7. The Andhra Pradesh Motor Vehicles Rules, 1964 have been amended by G. O. Ms. No. 375 Transport, Road and Buildings Department dated 9-8-1963 (i.e. after the insertion of Chapter VII) by introducing new R. 533-A. The said Rules and the Forms appended show that the Insurance Company is also to be impleaded as a party to a Claim Petition under S. 92-A. The State Government which is a rule-making authority has also understood that in proceedings under S. 92-A, the Insurance Company is one of the parties who may be liable. The learned counsel for the appellant-owner has also placed reliance on a case reported in Oriental Fire and General Ins. Co. Ltd v. Beasa Devi, of the Punjab and Haryana High Court in which it is held that the insurance company is also liable for the compensation awarded under Chapter VII-A. This seems to be the only case of any High Court on this aspect so far.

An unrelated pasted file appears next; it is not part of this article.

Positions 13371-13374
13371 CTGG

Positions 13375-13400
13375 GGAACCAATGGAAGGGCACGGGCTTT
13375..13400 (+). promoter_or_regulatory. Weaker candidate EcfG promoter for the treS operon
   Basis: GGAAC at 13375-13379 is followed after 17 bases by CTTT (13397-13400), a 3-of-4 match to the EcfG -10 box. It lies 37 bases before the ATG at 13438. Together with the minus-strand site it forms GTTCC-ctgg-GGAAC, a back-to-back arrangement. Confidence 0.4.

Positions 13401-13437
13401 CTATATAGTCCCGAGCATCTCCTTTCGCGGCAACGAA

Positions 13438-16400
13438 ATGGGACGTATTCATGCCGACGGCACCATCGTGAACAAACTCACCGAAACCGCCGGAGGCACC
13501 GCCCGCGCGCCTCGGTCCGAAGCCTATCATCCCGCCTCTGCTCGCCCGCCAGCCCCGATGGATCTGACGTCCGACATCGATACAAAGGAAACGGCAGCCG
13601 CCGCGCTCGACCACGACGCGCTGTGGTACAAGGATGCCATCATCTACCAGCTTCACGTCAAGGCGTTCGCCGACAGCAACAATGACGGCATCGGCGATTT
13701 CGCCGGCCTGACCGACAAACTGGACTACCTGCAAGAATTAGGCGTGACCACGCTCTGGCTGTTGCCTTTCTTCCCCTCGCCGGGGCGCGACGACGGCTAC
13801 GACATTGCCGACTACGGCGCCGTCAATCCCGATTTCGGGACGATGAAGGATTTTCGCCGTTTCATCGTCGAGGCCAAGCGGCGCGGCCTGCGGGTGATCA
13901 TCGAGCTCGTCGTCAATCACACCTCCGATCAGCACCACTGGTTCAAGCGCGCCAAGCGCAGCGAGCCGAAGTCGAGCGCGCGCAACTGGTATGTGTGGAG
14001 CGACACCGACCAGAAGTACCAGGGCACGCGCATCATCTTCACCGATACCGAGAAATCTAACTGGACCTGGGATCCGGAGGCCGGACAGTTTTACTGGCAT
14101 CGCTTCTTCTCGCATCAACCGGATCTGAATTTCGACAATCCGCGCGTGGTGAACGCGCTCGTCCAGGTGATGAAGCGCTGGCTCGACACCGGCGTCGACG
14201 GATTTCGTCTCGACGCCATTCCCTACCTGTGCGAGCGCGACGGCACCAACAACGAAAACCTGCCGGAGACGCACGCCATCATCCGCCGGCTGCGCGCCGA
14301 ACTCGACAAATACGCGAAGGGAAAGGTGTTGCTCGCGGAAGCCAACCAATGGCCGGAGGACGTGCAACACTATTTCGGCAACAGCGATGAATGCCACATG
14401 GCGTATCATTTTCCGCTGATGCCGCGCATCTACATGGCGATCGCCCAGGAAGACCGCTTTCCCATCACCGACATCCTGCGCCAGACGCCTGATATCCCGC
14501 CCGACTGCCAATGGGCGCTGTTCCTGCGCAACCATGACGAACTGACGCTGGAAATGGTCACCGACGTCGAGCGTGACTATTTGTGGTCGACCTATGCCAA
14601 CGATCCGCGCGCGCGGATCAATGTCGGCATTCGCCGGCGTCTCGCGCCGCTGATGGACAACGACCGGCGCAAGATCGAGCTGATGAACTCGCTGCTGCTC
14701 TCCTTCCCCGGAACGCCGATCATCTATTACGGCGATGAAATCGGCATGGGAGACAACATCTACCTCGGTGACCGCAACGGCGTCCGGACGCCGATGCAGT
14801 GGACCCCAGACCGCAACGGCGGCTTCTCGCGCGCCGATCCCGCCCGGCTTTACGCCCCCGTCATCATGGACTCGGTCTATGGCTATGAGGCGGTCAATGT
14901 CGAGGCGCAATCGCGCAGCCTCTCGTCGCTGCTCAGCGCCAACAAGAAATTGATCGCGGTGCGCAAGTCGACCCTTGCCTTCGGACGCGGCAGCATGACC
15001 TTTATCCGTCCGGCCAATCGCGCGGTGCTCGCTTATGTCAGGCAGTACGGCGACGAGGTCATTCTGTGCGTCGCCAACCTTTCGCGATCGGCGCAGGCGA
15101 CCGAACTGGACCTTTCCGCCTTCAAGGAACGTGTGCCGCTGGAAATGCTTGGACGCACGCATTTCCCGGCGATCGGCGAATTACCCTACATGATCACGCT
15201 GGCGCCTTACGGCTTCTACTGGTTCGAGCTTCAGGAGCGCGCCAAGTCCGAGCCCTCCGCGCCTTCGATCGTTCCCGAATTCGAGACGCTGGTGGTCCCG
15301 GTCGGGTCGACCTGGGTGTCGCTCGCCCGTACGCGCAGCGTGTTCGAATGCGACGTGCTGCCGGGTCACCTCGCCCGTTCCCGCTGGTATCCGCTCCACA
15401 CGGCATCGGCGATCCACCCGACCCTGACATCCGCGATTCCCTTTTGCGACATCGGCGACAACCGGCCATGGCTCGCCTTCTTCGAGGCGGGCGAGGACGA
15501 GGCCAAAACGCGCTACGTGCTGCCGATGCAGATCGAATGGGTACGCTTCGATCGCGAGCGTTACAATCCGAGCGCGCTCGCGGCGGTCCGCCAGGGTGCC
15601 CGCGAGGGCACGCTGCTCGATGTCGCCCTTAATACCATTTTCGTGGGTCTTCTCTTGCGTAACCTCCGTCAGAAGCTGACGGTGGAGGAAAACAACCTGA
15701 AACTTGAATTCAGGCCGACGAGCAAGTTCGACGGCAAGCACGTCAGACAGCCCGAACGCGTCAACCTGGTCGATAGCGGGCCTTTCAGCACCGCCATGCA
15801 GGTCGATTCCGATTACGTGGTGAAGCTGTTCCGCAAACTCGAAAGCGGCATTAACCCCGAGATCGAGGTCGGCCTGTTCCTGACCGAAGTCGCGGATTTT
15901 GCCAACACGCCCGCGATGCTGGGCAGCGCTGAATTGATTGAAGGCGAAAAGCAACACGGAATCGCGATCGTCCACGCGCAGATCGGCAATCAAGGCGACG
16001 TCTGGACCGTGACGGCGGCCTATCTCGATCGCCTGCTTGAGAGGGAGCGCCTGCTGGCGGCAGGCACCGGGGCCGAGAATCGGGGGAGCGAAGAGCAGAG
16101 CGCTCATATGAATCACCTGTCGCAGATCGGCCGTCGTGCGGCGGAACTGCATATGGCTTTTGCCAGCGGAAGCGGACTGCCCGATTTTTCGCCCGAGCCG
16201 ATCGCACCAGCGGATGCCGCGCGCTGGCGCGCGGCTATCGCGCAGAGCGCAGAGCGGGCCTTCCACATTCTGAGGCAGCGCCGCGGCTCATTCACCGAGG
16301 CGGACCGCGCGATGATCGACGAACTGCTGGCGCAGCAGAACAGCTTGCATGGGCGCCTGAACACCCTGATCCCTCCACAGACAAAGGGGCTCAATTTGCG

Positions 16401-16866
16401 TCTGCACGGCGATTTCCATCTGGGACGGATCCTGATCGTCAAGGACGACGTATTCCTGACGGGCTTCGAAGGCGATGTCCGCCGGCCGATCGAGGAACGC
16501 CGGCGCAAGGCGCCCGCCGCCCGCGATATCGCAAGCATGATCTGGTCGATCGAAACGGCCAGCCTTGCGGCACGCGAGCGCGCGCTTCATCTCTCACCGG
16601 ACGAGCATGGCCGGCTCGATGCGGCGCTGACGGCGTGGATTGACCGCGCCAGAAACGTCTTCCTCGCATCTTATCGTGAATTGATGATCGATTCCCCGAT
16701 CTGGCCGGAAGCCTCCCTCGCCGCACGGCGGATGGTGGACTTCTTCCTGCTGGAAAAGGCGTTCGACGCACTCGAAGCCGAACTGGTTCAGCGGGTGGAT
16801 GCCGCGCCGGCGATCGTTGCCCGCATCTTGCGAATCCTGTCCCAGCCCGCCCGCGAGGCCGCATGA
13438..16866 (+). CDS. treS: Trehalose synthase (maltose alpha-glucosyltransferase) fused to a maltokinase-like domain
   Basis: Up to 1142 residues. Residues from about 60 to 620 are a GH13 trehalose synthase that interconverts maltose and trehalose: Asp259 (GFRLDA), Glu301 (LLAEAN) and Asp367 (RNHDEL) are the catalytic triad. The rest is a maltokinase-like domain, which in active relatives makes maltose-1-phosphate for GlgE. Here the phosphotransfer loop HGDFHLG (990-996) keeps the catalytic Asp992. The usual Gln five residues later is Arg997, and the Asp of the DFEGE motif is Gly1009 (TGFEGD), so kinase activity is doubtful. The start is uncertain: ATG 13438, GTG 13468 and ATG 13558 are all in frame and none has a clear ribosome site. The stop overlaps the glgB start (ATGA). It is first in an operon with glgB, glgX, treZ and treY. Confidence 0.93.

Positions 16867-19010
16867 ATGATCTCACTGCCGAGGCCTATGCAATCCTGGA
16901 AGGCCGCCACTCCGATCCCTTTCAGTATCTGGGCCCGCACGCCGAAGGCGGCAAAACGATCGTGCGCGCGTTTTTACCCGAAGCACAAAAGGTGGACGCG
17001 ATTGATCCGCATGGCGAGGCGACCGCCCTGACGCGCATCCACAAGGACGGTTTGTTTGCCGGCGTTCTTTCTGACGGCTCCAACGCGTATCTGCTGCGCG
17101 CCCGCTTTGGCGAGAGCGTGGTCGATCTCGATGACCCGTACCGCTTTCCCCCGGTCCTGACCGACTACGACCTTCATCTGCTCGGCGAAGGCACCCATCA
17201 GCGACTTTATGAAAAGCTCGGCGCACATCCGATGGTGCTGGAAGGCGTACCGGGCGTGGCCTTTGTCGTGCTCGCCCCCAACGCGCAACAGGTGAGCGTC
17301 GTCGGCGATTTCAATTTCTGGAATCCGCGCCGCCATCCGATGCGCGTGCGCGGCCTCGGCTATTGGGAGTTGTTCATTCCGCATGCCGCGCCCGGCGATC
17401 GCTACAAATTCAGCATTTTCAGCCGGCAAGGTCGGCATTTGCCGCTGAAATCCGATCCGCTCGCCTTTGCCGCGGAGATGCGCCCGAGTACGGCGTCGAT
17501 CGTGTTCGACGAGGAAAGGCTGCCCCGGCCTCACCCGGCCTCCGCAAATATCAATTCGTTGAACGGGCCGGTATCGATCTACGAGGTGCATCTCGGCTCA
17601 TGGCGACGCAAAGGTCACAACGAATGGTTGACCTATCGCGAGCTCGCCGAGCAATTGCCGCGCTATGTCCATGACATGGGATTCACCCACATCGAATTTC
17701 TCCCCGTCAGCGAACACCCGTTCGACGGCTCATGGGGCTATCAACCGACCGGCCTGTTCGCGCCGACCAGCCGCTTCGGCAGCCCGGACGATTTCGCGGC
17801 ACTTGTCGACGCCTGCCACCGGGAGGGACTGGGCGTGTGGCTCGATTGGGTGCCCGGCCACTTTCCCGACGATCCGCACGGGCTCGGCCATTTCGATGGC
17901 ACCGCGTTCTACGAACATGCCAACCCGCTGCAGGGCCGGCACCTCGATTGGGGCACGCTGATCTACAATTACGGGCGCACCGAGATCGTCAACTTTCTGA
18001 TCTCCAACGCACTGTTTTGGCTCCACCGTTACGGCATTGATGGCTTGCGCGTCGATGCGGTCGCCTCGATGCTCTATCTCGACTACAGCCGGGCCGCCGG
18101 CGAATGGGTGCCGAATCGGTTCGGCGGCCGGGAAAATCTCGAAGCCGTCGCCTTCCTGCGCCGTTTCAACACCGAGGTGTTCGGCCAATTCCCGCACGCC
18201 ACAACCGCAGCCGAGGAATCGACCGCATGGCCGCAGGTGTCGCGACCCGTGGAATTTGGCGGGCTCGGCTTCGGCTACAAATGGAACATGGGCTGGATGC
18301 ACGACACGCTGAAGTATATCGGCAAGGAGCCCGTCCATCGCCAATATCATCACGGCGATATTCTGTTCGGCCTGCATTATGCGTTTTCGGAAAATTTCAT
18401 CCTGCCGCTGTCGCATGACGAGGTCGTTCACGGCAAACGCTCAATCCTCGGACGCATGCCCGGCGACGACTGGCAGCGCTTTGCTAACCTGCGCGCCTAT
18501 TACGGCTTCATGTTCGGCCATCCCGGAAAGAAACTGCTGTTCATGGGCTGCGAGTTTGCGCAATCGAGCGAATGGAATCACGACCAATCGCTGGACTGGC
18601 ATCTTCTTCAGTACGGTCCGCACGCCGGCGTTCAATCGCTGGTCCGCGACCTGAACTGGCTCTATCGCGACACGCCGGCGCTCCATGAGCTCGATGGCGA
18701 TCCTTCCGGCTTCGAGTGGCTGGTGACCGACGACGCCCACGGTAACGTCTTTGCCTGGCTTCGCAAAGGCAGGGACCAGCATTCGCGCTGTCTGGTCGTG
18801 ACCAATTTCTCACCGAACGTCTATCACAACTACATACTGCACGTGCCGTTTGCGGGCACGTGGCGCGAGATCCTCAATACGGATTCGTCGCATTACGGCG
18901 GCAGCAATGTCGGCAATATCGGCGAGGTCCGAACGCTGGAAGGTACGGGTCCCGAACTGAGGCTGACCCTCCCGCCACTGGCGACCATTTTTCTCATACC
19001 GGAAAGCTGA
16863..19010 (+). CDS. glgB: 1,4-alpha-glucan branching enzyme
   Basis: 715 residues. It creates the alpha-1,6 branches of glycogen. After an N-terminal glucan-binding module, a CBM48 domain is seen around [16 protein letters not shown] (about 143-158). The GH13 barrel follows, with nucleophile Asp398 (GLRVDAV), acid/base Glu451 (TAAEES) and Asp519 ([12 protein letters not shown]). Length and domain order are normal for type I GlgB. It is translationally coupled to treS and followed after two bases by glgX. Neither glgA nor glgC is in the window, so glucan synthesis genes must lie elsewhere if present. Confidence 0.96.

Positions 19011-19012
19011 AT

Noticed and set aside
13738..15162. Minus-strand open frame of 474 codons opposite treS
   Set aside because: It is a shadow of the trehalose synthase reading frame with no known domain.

8. For the other contention of the learned counsel for the Insurance Company about the difficulties of the Insurance Companies in view of the short time during which the claims under S. 92-A to be decided and, therefore, requesting for an interpretation excluding its liability certain statutory provisions have to be noticed.